He was able to hold court with an incredibly broad circle of people: businessmen, politicians, crime bosses, and folk artists. This breadth really marked him out from his peers, and made him an interesting topic of conversation for the people I spoke to when writing the book. He was a man of his time, and for many he remains a symbol of that time.”

❝❞ “Berezovsky was absolutely certain that the end justifies the means. In this sense, he was a tactical man. As it turned out, the 1996 elections showed that practically anything was permissible… But Berezovsky wasn’t thinking that far ahead – he had to win in the here and now, and at any cost.

Berezovsky wasn’t the only one responsible for that outcome, and he suffered as a result… During the 1996 campaign, Chubais was clearly thinking tactically too, but a huge strategic mistake was made. This completely killed people’s faith in the liberals, which of course is terrible. It’s one of the reasons for the situation we’re in today.”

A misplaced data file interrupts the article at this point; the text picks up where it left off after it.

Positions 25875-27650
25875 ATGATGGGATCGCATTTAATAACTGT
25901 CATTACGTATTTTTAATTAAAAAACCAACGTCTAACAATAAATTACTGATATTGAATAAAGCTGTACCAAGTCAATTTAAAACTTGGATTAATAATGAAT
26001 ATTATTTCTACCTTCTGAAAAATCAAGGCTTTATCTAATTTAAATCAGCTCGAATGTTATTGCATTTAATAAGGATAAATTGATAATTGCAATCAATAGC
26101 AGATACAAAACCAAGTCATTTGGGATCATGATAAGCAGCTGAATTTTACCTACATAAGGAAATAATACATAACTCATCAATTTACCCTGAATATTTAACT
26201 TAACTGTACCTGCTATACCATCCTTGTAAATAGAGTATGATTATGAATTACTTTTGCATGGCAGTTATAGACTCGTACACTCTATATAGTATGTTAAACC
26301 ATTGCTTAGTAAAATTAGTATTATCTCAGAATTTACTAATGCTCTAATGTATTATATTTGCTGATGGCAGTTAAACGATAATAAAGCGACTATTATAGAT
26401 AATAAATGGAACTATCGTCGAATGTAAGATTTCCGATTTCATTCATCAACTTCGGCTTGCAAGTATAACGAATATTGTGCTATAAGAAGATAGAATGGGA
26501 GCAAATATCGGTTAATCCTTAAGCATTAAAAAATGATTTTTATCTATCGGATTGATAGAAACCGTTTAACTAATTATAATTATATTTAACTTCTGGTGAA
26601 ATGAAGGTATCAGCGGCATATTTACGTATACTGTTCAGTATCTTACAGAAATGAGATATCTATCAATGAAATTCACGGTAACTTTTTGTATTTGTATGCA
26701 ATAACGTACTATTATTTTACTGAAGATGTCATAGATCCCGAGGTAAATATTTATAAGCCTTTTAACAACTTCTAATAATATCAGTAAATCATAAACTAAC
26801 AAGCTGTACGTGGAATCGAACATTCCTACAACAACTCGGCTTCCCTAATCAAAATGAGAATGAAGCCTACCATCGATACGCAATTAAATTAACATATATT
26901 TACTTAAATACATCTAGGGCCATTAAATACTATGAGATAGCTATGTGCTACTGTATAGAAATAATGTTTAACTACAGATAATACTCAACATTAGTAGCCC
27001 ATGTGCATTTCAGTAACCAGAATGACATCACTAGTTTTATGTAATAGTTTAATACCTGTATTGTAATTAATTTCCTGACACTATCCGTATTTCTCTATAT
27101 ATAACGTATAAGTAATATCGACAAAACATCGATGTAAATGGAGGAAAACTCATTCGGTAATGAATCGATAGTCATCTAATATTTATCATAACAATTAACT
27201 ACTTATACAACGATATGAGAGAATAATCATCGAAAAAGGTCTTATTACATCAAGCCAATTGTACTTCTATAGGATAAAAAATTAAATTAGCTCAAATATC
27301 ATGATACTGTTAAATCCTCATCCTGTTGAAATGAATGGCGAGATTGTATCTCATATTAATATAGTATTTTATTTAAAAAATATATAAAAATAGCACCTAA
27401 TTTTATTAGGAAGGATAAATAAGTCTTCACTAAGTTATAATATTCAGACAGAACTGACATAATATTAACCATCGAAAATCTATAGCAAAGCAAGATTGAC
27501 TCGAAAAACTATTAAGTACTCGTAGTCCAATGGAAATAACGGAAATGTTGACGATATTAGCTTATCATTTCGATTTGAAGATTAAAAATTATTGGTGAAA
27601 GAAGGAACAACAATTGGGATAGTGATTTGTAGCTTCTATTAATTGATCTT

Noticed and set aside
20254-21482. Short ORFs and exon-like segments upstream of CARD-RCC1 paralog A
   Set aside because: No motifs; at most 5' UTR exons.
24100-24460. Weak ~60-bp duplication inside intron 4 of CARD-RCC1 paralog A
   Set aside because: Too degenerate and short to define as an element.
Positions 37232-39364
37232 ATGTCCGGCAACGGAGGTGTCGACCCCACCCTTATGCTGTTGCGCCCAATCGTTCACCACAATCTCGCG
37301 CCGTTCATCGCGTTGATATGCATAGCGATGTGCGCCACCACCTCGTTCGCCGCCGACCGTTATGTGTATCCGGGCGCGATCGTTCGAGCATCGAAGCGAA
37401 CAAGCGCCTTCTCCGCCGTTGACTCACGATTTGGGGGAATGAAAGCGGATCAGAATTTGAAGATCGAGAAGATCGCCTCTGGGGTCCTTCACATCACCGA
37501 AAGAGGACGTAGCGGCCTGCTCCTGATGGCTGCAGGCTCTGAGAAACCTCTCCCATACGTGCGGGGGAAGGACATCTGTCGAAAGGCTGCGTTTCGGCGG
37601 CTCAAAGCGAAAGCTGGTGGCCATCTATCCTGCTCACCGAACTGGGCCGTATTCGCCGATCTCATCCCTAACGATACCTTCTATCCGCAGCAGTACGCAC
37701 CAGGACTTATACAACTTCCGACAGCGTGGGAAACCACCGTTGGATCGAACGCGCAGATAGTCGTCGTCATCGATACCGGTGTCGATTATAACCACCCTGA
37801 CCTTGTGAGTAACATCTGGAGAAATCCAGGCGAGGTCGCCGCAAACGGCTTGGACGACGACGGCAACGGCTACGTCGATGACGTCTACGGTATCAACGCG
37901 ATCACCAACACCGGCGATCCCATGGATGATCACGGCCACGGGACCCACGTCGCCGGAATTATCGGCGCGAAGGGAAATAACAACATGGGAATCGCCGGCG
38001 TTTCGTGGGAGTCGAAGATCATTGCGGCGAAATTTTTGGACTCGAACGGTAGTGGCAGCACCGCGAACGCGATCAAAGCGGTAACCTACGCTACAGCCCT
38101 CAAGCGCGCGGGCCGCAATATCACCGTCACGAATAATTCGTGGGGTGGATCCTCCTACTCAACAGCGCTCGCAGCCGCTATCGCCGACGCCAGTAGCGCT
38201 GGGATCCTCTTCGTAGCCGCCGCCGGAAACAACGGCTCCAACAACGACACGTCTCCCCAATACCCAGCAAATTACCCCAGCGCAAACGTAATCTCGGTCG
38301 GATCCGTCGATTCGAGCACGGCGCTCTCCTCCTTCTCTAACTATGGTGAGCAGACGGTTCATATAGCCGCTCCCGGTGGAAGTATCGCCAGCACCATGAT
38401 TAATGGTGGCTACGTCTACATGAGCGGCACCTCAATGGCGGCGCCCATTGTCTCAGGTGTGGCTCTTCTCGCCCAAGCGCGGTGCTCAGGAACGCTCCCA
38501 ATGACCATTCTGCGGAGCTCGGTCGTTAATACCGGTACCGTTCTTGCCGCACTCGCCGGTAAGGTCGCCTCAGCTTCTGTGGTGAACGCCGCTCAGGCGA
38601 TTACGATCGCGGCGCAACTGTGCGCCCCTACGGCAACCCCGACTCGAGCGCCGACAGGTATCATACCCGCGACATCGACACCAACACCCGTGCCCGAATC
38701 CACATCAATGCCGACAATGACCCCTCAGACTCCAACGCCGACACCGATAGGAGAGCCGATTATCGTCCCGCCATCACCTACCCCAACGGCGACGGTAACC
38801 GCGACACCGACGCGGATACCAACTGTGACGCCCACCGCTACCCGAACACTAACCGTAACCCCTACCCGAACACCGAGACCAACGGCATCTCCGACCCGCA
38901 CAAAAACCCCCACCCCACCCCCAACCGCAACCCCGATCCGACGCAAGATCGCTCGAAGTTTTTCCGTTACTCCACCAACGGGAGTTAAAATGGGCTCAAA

❝❞ “He was doomed from the start. I recently remembered Mikhail Fridman saying, after the first day I introduced them, that Berezovsky would meet an unhappy end. His ambitions were quite simply boundless, and he couldn’t see where the limit was – in this sense he was doomed. Ultimately, of course, he lost out when Putin became president, when all of his activities became completely superfluous and actively harmful to people. Berezovsky was doomed, but he couldn’t see it at first. To put it simply, his entire life path had led him to this point. He didn’t know when to stop.”

❝❞ “That man… We didn’t just know each other – we were best friends. And my attitude towards him is complex, even contradictory, and it’s something that I couldn’t fully express even by writing this book. It’s hard for me to find the words. My attitude towards him changes even now, when I remember the good times and the bad. This is a difficult attitude to have towards a person who’s close to you.

The word “miss” is a good one. We lived a large part of our lives together, and that will always remain. I miss him like any loved one.”
On writing the book and the interviewees